What Diabetics Need to Know About Cataracts & Other Eye Conditions

A man holds his cheek with one hand and holds a contact lens in the other hand.

Diabetes comes with an onslaught of potential complications, high among those complications are eye problems. The good news? With proper treatment and lifestyle changes, many people with diabetes are able to prevent or delay the onset of these symptoms. In a situation where knowledge is power, knowing what to expect can be your best tool for preventative eye care. Here are 3 things people with diabetes need to know about cataracts and other eye conditions.

Diabetes Can Cause Vision Complications

There are three major eye conditions that people with diabetes need to be aware of: cataracts, glaucoma, and retinopathy. Over time, diabetes can cause damage to your eyes that can lead to poor vision and potentially even blindness. Statistically, diabetes is the number one cause of blindness in adults ages 20 to 74.


Cataracts are a build-up of protein that clouds the lens of the eye. When this happens, light cannot enter and vision is restricted. The most common symptoms of cataracts are blurred vision and glared vision.


Glaucoma affects the optic nerve which is the thread that connects the eye to the brain and transmits light impulses. If there is excess pressure, it can cause damage to this optic nerve. While frequently there aren’t any symptoms from glaucoma, some people do experience watering eyes, blurred vision, halos around lights, headaches, and eye pain.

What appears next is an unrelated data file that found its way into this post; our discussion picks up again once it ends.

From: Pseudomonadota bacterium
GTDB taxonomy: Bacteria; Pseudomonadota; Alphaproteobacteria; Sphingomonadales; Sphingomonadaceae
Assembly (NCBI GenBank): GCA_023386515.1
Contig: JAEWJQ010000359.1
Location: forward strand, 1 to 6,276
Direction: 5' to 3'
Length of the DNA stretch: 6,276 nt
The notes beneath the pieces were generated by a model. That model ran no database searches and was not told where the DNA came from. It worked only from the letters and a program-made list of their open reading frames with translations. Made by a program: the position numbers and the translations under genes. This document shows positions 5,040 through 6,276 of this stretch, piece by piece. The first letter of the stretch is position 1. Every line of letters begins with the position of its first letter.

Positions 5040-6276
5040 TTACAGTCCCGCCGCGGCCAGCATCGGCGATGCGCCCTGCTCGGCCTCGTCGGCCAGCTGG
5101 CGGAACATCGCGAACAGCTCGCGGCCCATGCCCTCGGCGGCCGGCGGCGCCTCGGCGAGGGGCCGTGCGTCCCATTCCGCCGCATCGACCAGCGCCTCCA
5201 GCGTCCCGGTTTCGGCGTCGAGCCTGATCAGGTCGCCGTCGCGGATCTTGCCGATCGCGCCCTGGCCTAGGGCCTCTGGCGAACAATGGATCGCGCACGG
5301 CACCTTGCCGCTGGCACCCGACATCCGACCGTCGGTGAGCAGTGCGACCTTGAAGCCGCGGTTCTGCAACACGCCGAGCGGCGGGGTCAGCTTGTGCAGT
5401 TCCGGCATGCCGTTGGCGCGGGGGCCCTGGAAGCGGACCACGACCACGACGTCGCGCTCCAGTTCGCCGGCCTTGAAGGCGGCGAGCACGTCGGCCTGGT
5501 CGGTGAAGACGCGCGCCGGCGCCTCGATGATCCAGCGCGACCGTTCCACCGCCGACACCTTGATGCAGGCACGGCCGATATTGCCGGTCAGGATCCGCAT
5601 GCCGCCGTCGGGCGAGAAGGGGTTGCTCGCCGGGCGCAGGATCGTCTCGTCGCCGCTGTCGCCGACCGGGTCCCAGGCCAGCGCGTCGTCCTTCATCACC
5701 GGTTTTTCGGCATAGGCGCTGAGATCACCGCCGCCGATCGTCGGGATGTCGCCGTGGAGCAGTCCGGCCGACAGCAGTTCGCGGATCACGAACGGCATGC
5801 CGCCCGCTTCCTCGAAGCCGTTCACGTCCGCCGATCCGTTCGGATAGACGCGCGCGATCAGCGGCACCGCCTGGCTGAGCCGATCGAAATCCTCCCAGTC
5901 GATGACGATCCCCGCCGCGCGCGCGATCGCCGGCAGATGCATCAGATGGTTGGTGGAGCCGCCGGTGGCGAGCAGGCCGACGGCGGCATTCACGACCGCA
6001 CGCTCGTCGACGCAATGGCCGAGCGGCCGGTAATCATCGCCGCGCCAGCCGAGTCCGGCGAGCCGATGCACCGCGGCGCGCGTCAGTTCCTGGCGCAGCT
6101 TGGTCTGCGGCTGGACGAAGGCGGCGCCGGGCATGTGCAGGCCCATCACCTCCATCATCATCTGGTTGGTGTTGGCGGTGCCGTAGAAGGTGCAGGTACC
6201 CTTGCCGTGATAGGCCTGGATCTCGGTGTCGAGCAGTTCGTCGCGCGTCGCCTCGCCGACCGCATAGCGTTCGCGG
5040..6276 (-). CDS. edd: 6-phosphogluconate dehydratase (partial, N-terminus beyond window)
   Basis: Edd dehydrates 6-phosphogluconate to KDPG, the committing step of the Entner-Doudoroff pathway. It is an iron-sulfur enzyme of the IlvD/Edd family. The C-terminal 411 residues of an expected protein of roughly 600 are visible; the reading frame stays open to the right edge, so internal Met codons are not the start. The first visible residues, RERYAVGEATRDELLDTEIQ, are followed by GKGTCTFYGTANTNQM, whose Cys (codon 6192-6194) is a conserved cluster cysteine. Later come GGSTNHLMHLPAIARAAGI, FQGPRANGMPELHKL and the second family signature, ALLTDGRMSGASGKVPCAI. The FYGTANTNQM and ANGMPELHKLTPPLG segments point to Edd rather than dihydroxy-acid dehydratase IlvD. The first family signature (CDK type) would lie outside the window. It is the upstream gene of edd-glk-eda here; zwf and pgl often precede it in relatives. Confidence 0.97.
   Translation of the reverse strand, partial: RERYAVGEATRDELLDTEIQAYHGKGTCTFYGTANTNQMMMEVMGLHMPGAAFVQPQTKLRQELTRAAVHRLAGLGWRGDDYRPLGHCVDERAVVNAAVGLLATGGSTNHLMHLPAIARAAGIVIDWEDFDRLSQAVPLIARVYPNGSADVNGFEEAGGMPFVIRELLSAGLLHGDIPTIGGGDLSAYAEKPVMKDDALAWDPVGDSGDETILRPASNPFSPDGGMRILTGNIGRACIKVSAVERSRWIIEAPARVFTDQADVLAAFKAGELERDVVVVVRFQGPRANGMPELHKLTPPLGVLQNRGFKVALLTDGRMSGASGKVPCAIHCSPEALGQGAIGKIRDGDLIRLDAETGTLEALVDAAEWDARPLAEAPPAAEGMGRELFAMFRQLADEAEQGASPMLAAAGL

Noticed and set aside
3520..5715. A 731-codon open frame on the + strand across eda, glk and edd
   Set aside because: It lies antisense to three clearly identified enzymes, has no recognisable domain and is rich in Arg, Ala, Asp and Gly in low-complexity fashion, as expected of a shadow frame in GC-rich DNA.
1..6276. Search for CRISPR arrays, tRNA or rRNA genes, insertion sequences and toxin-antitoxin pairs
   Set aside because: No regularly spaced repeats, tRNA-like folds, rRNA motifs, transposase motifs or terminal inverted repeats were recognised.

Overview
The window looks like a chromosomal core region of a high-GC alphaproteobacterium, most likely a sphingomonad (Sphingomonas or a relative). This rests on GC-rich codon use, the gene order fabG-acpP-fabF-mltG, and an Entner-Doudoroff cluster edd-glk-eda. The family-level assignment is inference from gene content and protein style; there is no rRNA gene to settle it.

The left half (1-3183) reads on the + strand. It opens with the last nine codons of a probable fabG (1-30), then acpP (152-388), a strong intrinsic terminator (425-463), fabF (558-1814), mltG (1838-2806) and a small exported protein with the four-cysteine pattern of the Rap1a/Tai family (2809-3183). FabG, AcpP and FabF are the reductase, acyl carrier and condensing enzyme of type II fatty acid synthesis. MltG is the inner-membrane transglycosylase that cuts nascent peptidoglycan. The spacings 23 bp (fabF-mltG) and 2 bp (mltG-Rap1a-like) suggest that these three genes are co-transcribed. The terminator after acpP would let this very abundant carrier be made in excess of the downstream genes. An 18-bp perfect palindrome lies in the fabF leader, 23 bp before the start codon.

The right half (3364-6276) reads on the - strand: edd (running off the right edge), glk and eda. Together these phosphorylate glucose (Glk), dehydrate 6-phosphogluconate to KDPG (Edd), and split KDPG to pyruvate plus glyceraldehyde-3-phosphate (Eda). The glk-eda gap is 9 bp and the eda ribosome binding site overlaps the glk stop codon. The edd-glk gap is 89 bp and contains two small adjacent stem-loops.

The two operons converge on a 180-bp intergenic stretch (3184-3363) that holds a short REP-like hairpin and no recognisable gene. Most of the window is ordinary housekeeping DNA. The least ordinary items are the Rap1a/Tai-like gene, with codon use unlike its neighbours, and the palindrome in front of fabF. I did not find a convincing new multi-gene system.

Diabetic retinopathy refers to disorders of the retina. These can stem from abnormal blood vessels forming in the eye or fluid seeping from the blood vessels into the eye. Regardless of the cause, it often leads to impaired vision, including possible blindness.

There Are Effective Ways to Make Sure Diabetes Doesn’t Affect Eye Health

Although there is no sure way to prevent diabetes-related eye conditions, there are actions you can take to delay the onset of complications. These include:

  • Schedule appointments for annual dilated eye exams
  • If you are a smoker: Get support to quit
  • Maintain your blood sugar levels as close to normal as possible
  • Carefully manage your blood glucose, blood pressure, and cholesterol
  • Call your doctor immediately if you experience any symptoms that may indicate an emergency, including holes or black spots in your vision and flashes of light.

Treatment Options Vary

There are different treatment options depending on the eye condition. Some treatment methods include:

  • Laser therapy
  • Surgery
  • Vitrectomy
  • Low vision aids
  • Drug therapy
  • Medicated eye drops
  • Glasses, contacts, or lens implants

Florida Eye Specialists offers educational materials, diagnostic exams, and treatment procedures. These resources are intended for anyone who has diabetes, cares for someone with diabetes, or simply wants to evaluate their own risk for eye disorders. Schedule an appointment today at any one of our eight locations throughout Jacksonville, Saint Augustine, and Palatka.